Today's Grateful List/31 December 2015

  • Going to get answers no matter what

Sunday, December 27, 2009

Philippa Gregory's The White Queen

I've always liked Elizabeth Woodville, warts and all. I never expect her to be portrayed perfectly, mostly because a good deal of what she did herself was so imperfect. So it was with trepidation that I approached Philippa Gregory's take on this most enigmatic woman, The White Queen. Would she be portrayed as a she-wolf, a witch, a misunderstood wife/mother, or something altogether new? The answer is yes to all of these...and a good amount of no as well.

Following EW from the time of her first meeting with Edward IV until the eve of Henry Tudor's invasion into England, Gregory speedily runs through the major events of an unbelievable life: the initial attraction, the secretive marriage, the births of so many girls before a son is finally achieved, the backstabbing among brothers and cousins. Indeed, so much had happened to EW in the first 100 pages I was curious as to how the following 300 pages would be filled. The fact is, there is an incredible amount of intrigue and happenstance that was literally raced through, and someone unfamiliar with the time period might be confused by the lack of details. And told from Woodville's point of view, most of the events are so one-sided as to leave one thinking everything was black and white. Perhaps this particular issue will be resolved in future books that will flesh out the characters more fully. I do believe that a lot of repetition (sometimes within paragraphs) could have been edited out and more detail of surrounding circumstances given instead.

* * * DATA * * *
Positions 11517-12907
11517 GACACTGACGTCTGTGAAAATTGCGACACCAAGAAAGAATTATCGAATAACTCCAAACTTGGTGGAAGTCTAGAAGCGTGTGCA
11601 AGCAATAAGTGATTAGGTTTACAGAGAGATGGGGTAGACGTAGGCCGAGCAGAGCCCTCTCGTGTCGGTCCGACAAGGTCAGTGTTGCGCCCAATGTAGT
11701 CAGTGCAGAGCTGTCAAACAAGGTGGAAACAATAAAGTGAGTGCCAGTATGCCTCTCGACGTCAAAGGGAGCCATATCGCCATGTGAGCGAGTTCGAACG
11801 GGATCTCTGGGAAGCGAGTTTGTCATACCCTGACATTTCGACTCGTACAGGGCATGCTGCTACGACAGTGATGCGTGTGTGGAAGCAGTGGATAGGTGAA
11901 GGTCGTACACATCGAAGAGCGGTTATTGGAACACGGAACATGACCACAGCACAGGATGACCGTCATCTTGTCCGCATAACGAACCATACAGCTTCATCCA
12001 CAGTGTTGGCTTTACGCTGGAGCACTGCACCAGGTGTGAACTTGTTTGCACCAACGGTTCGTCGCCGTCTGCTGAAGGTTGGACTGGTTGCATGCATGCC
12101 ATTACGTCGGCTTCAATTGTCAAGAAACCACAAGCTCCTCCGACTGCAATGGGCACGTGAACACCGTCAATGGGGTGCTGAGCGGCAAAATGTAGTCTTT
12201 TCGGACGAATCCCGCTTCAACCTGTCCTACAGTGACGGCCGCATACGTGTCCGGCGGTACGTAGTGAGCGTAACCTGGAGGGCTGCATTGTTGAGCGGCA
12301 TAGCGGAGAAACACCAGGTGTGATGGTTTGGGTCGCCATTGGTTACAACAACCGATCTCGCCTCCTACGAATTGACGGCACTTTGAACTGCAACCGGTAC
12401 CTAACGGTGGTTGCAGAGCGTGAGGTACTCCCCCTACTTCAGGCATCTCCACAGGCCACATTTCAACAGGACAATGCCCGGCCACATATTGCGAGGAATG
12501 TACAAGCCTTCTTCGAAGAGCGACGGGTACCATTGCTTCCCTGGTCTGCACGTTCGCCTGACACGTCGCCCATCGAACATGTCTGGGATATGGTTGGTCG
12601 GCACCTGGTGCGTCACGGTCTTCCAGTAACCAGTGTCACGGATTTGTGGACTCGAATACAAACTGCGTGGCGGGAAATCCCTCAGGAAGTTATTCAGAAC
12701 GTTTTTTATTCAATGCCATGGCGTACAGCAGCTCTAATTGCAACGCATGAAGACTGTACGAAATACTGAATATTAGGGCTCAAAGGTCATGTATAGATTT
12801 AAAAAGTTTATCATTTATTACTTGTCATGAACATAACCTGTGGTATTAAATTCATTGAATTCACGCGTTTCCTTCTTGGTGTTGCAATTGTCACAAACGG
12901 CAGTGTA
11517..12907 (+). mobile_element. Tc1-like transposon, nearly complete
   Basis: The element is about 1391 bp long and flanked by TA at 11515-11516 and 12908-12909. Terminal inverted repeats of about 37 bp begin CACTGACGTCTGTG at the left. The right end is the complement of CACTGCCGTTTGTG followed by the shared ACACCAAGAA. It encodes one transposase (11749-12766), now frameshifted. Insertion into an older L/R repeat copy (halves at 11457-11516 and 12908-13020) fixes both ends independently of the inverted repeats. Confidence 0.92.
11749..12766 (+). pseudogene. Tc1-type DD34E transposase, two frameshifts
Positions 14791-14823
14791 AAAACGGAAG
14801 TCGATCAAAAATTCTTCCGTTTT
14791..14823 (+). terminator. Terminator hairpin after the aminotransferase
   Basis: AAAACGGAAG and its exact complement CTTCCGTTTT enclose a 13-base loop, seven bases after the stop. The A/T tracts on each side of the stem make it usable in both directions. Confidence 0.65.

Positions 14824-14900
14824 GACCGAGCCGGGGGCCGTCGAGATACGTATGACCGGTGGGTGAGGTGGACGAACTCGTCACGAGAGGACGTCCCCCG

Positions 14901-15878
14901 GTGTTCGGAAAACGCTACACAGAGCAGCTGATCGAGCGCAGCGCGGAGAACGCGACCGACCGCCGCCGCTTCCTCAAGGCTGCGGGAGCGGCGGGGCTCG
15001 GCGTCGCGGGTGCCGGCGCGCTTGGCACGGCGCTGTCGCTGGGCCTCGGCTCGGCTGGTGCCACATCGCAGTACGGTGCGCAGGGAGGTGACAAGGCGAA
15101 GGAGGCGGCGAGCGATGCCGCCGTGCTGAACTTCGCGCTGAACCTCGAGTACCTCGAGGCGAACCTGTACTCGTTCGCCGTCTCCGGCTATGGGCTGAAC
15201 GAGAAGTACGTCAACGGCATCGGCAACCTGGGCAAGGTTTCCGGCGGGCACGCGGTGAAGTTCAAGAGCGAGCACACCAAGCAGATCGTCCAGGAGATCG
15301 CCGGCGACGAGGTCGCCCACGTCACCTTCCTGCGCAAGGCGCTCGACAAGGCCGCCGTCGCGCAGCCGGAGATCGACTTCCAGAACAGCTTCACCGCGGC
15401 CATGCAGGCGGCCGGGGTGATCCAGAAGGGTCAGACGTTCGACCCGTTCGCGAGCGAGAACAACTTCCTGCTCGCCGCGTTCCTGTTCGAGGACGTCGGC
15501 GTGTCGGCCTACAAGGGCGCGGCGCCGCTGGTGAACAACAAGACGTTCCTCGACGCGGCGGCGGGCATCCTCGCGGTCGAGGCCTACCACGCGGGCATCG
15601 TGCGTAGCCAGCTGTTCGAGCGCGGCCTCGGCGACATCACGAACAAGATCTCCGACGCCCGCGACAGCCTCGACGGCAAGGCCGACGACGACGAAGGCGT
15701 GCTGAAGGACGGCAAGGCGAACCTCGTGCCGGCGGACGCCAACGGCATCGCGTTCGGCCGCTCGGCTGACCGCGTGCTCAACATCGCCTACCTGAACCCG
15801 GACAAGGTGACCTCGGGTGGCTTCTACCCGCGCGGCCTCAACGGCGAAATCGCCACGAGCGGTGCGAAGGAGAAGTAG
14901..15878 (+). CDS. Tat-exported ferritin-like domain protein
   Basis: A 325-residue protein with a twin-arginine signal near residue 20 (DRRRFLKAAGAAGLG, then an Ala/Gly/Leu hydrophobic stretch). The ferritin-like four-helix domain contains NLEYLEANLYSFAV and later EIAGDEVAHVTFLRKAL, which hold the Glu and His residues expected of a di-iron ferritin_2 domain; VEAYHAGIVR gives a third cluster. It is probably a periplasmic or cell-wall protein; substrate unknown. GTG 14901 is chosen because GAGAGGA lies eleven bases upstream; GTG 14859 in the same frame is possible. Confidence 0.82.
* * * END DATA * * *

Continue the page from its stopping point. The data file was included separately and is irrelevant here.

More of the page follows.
This is not to say that I didn't enjoy this novel; it's more to say that maybe more could have been done to make EW seem less one dimensional. Of course she was ambitious and of course she foisted her family into the spotlight, and I think Gregory did an admirable job of making EW seem like a good mother (something I'm not so sure is entirely accurate...). The magical element was less disturbing to me than I'd feared it would be, woven well into the story and used just enough to make it seem plausible. The problem I have with it is that EW's story is so good, so vibrant by itself that the addition of magic/witchcraft was really unnecessary. I also am not a fan of the present tense and I feel it did absolutely nothing to make me feel more "into" the story in this case; indeed, all it did for me was call attention to itself.

All that said, however, this is still an entertaining take on Elizabeth Woodville, a commoner who ensnared a king and used her wiles to influence history. It is basically historically accurate (yeah! a plus in my book) and it reads easily. I'm curious to see where Gregory is going to take us and hoping that she'll give us more details in the getting there. A good first novel in an intended series that actually rates 3.5 stars from me.


No comments: